Aubrey Peeples and Sarah Dugdale on Lifetime's "Death of a Cheerleader"

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Cover image for  article: Aubrey Peeples and Sarah Dugdale on Lifetime's "Death of a Cheerleader"

This weekend, Lifetime offers a new take on an old tale with the premiere of Death of a Cheerleader starring Aubrey Peeples and Sarah Dugdale.  Peeples plays Bridget Moretti, a shy overachiever from a lower-middle-class background who aspires to be popular and perfect at everything.  As she navigates the social hierarchy at her high school, Bridget attempts to befriend popular cheerleader Kelly Locke (Dugdale, pictured above left, opposite Peeples), leader of the school’s most prestigious clique, and cement her social status.  When things don’t go as planned, Bridget finds herself rejected and humiliated.  Fueled by jealousy and rage, and unable to contain her emotions, the teenager brutally murders her classmate in cold blood.  Inspired by a Rolling Stone article penned by Randall Sullivan, the 1984 events were first recounted in the 1994 television movie A Friend to Die For starring Kelly Martin and Tori Spelling that would go onto become a cult classic. " I wasn't really familiar with the original] at all," Peeples said when MediaVillage recently spoke to her and co-star Dugdale.  "It was very shocking to me, especially considering how young they were."

"I wasn't familiar with it either," added Dugdale.  "Just how brutal the murder [had been] was the most shocking thing to me.  And the fact it happened in such an affluent community of Northern California -- that shocked everyone."

The challenge of playing real-life characters attracted both actors to the project. "Playing a real person is exciting and doesn't happen too often," Dugdale explained.  "I feel because we are playing real people, and I was playing someone so brutally murdered at such a young age, that I had a real responsibility to give her spirit justice.  [My character] may come across as mean, and that 'popular girl,' but I really tried to find the reasons she was like that and humanize her; just make her a whole person.  I hope I did her justice.

"It's a big challenge as there's a lot of research,” she continued.  "But you also have to make it your own and it was really fulfilling to do all of that.  Then getting to do the cheers and dance.  I had never done anything like that before.  My mom was a cheerleader in the ‘80s and she sent me a picture of herself -- big hair and everything."

"I'd agree with Sarah," Peeples said.  "Except for the dancing.  I was very nervous about that and don't consider myself a dancer.  I danced when I was younger and considered myself the awkward, weird one.  I was just bad, but we pulled it off.  Editing can do wonders."

Despite the fact neither of them had seen the original TV movie, both leads did their homework with regards to their characters.  Mandatory was reading the original Rolling Stone article that inspired the film, along with reviewing the many true-crime documentaries available on the subject.  "Something super-interesting to me in researching the case was, all the reporting that surfaced in the 1980s really stereotyped these girls in many ways," said Peeples.  "It was very much ‘good-girl’ versus ‘bad,’ ‘popular’ versus ‘unpopular.’  Not a lot of attention was given to what might be going on mentally with my character Bridget, so I had to fill some gaps and put details together from her confession, and what her friends said about her to sort of make her more human than she appeared in the reports.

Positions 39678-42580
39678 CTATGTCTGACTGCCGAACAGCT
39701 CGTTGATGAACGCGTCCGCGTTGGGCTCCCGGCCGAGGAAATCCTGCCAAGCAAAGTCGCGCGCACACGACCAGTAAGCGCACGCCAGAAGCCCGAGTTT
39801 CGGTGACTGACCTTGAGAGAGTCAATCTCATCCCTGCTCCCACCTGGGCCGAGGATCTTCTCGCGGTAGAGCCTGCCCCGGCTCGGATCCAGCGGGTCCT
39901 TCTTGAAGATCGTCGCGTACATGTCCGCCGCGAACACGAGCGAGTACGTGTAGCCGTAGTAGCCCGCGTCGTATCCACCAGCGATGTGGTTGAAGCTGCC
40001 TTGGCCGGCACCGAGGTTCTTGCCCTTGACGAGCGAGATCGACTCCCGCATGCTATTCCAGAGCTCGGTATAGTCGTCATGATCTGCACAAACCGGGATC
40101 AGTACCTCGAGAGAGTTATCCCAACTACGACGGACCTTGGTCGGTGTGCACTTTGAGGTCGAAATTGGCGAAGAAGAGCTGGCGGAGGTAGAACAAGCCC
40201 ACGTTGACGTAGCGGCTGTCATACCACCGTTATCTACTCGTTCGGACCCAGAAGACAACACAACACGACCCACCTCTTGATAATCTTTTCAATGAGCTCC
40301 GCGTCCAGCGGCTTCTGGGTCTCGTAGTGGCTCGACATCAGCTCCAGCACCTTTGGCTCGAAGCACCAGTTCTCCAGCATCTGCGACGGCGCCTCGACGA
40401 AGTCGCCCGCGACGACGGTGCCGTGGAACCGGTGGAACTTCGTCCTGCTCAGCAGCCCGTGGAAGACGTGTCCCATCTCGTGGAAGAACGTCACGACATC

"Of course, nothing justifies what happened," she added.  "But I really wanted to explore what would drive a young girl to such extremes.  Clearly, there was a lot of insecurity, so I really wanted to sympathize with her in some way.  I think we both wanted to respect these characters, not just make them stereotypes, and make them real."

While times have changed since the events of the murder, both actors agree that even in this day and social media age, the harrowing events depicted remain relevant.  "I really believe it could happen today," offered Dugdale.  "People are still under the same pressures and insecurities and women still seem to be pitted against one another.  But I feel mental health awareness is bigger now and not as stigmatized, so people can talk about it … which might prevent something like this happening again."

"It is possible [today] she may have found an online connection and a support group," said Peeples.  "It can go two ways, but I see a lot of people finding communities online which can be a beautiful aspect to social media, although it’s not always that way."

Also appearing in the film is Kellie Martin (who played Peebles’ character in the original TV movie), this time as the FBI agent who cracks the case.  Peeples was elated with the homage to the original.  "We only had Kelly for one day, so there wasn't a lot of time [to quiz her]," she recalled.  "But she was so lovely and that one scene with her, [despite being] so heartbreaking, was wonderful to shoot."

Death of a Cheerleaderwill be telecast Saturday, February 2 at 8 p.m. on Lifetime.

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